Crypto Loans Have Significant Risk Attached — Here's Why

The crypto world is evolving at a breathtaking rate, at almost supersonic speed. Many people delved into confusion when Satoshi Nakamoto created the first blockchain, as folks knew little about it. However, today, people are becoming more comfortable with cryptos and are using them in many ways, from sending values to protecting assets.

Different use cases have come up as a result, including crypto loans. Early 2020, when the COVID-19 pandemic hit the globe with severe effects, crypto loans came into the spotlight. People were forced to look for an alternative as loans became harder to get and lending for major items decreased sharply, and crypto loans proved to be that reliable option.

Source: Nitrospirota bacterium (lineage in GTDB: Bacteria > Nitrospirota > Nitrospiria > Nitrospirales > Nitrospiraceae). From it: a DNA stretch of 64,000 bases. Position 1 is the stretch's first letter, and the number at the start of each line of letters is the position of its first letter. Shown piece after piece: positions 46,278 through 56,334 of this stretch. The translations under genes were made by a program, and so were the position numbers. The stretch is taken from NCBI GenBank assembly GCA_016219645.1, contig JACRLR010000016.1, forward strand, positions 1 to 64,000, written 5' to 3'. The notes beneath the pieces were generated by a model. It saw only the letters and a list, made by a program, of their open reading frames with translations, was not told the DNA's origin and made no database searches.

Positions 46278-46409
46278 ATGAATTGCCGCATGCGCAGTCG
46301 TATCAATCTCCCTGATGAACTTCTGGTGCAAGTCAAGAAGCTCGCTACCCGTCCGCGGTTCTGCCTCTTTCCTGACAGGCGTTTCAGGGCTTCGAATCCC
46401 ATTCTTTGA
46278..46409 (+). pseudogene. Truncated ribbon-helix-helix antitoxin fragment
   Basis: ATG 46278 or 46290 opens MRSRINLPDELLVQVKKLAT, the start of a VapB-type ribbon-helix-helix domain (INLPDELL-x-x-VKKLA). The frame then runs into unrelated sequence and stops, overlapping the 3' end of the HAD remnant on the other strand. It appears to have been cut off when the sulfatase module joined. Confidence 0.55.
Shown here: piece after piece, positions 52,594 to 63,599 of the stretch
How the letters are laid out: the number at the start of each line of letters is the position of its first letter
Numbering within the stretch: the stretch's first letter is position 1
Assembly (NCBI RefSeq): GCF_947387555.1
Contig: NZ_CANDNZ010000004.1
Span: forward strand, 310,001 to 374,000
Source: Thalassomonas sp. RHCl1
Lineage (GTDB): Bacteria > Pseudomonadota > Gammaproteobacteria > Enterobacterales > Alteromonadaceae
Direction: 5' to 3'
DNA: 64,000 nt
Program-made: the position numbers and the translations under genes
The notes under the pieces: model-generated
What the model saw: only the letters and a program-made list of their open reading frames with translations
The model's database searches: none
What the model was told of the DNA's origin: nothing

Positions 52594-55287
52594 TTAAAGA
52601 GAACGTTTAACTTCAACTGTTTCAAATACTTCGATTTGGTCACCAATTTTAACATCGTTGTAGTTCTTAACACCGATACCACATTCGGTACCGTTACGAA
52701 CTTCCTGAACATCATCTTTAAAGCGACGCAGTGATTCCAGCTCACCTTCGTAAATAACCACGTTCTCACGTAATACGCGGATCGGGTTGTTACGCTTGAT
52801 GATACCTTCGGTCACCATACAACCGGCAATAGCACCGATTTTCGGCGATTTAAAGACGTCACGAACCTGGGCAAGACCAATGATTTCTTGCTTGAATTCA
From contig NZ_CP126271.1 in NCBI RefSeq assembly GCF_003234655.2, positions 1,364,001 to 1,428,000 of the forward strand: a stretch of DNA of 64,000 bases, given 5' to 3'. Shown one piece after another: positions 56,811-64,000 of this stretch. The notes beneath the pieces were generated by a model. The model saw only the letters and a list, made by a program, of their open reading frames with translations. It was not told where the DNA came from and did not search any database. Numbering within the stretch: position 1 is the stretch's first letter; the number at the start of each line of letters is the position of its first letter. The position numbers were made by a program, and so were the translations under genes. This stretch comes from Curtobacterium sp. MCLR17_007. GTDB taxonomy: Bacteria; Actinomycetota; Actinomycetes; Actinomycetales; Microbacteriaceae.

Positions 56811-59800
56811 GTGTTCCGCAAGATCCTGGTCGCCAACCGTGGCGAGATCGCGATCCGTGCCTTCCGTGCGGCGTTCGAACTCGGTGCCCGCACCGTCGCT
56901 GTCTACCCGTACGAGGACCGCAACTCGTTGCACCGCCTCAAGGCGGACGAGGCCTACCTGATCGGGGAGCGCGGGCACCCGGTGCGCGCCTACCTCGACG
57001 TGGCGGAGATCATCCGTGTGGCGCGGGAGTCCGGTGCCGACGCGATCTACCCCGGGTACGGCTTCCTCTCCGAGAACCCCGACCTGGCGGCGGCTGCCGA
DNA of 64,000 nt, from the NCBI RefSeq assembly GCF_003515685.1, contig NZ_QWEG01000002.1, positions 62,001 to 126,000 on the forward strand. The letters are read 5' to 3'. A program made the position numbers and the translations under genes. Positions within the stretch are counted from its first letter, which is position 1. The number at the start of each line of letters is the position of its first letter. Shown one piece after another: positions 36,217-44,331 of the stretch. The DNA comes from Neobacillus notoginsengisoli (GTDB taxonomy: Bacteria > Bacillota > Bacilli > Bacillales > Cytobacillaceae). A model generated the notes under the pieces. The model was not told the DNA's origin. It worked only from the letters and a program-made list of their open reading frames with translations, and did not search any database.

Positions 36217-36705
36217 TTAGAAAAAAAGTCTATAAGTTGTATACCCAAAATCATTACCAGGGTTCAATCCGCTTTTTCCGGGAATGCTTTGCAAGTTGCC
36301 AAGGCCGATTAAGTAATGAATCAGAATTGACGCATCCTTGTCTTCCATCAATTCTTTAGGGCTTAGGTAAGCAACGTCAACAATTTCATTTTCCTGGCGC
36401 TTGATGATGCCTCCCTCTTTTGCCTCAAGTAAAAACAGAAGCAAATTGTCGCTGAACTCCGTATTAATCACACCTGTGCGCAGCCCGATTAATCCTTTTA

What is a Crypto Loan?

As an auto loan, a crypto loan is a secured loan in which you pledge an asset to secure funding.

Take Bitcoin, for example. It will be the asset provided to a lender in return for cash that you would repay in instalments. If you do not pay back the loan, the lender will liquidate or cash out the Bitcoin.

Crypto lenders such as BlockFi and Unchained Capital provide low annual percentage rates and one to three-year loan durations. However, they have hefty minimum loan amounts.

Risks Associated with Crypto Loans

Generally, cryptocurrencies are quite a risky asset type. Crypto loans are not something you should go into blindly. Several risks present themselves, either security or default risks. Let us dive in:

Volatility